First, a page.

Narrative is both a research method and an everyday social practice. Narrative research is specifically directed to the ways people and organisations make sense of the social environments in which storied lives intersect.
Open, networked and narrative research practices are not new. Narrative researchers are already helping organisational decision makers set their direction and purpose for the future. Better understanding of the ways we use narrative to engage with others and reflect on our own experience is already supporting new ways of thinking about learning, working and managing change.
There are some emerging challenges facing researchers as we seek to apply narrative insights more consistently to higher education. What do we mean by narrative? Whose narratives are heard and valued? Who is overlooked? When is it most useful to use narrative in research? And can narrative scale?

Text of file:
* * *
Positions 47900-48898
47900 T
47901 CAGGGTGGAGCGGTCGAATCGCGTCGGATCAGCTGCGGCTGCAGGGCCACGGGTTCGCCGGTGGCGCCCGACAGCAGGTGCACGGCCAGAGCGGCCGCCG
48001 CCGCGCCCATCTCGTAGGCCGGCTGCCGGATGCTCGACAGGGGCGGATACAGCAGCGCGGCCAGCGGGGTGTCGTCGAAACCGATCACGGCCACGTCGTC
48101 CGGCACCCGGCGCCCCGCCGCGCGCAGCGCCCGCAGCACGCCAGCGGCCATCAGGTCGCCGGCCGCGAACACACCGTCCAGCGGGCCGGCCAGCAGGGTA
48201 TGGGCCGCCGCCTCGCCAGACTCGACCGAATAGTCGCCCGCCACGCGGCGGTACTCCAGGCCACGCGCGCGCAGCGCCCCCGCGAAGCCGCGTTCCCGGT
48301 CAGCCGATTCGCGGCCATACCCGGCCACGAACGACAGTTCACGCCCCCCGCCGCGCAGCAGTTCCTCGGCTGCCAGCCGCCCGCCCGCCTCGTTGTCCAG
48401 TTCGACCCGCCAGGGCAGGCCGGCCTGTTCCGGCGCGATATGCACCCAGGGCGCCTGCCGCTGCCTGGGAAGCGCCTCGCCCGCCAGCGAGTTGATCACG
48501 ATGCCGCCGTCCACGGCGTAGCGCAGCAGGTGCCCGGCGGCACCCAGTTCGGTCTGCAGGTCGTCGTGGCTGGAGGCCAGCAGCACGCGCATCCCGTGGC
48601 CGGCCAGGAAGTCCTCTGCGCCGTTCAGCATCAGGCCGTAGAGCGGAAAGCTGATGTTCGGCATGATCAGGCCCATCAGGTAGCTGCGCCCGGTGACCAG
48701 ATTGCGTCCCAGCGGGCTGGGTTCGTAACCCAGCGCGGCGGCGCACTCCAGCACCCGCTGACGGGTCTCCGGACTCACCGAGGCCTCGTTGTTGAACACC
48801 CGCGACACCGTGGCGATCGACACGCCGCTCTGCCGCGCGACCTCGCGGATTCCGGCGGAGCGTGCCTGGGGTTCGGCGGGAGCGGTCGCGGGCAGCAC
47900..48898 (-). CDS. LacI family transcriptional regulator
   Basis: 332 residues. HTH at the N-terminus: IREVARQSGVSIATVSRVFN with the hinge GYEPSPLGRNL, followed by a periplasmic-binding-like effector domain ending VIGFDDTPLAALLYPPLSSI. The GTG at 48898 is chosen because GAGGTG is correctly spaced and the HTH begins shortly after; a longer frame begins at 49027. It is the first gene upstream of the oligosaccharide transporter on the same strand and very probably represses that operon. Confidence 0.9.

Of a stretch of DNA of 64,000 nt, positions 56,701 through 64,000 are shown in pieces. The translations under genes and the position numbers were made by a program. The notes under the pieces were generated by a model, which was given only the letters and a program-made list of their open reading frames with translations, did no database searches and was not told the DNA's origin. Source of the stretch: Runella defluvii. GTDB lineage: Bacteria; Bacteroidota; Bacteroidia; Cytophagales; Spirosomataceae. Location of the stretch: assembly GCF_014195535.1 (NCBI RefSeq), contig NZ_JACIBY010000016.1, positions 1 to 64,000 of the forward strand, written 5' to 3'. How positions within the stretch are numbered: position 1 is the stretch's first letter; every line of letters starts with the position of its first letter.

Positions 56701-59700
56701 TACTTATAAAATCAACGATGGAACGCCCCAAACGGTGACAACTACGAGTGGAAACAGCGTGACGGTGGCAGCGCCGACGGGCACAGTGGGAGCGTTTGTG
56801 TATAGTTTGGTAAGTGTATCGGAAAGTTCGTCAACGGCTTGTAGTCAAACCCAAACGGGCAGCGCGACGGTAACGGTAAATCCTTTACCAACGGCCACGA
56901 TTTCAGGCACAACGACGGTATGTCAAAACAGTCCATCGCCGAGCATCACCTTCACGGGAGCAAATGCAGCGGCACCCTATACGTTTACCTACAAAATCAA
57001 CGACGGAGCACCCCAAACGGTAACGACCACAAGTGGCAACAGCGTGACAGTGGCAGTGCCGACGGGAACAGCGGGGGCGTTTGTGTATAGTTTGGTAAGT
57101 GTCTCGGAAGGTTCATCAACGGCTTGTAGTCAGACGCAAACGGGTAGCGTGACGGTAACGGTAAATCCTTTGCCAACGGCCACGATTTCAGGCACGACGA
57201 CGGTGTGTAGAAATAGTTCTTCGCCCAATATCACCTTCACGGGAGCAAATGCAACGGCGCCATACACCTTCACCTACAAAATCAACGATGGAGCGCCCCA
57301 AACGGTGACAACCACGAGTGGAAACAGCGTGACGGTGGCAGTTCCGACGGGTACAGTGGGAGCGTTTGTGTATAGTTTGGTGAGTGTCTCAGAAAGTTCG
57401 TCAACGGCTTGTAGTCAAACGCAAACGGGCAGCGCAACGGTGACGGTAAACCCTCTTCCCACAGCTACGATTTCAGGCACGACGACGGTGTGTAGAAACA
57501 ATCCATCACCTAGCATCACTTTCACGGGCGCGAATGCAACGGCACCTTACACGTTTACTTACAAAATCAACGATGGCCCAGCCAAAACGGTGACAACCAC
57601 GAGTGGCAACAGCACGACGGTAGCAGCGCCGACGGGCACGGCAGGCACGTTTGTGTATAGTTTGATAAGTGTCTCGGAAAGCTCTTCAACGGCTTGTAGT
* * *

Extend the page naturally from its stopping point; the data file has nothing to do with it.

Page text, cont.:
These challenges are intensifying as institutions turn to big data projects to understand and reshape learning. With such powerful capability to aggregate and interrogate large data sets, what is it important also to learn from social or narrative research, that is necessarily of smaller scale?
Our aim in developing the Open Narrative Research (SoNAR) network is to address these questions directly, and to expand capacity for researchers to collaborate across institutions on developing robust narrative models for higher education research.
SoNAR will be of interest to anyone using social or narrative methods in learning research, strategic planning, organisational and communications research, policy studies and professional development in higher education.
We believe that narrative research has a central role to play in higher education—to imagine change that is practicable and evidence-based, and to examine and promote the critical social purpose of higher education institutions all over the world.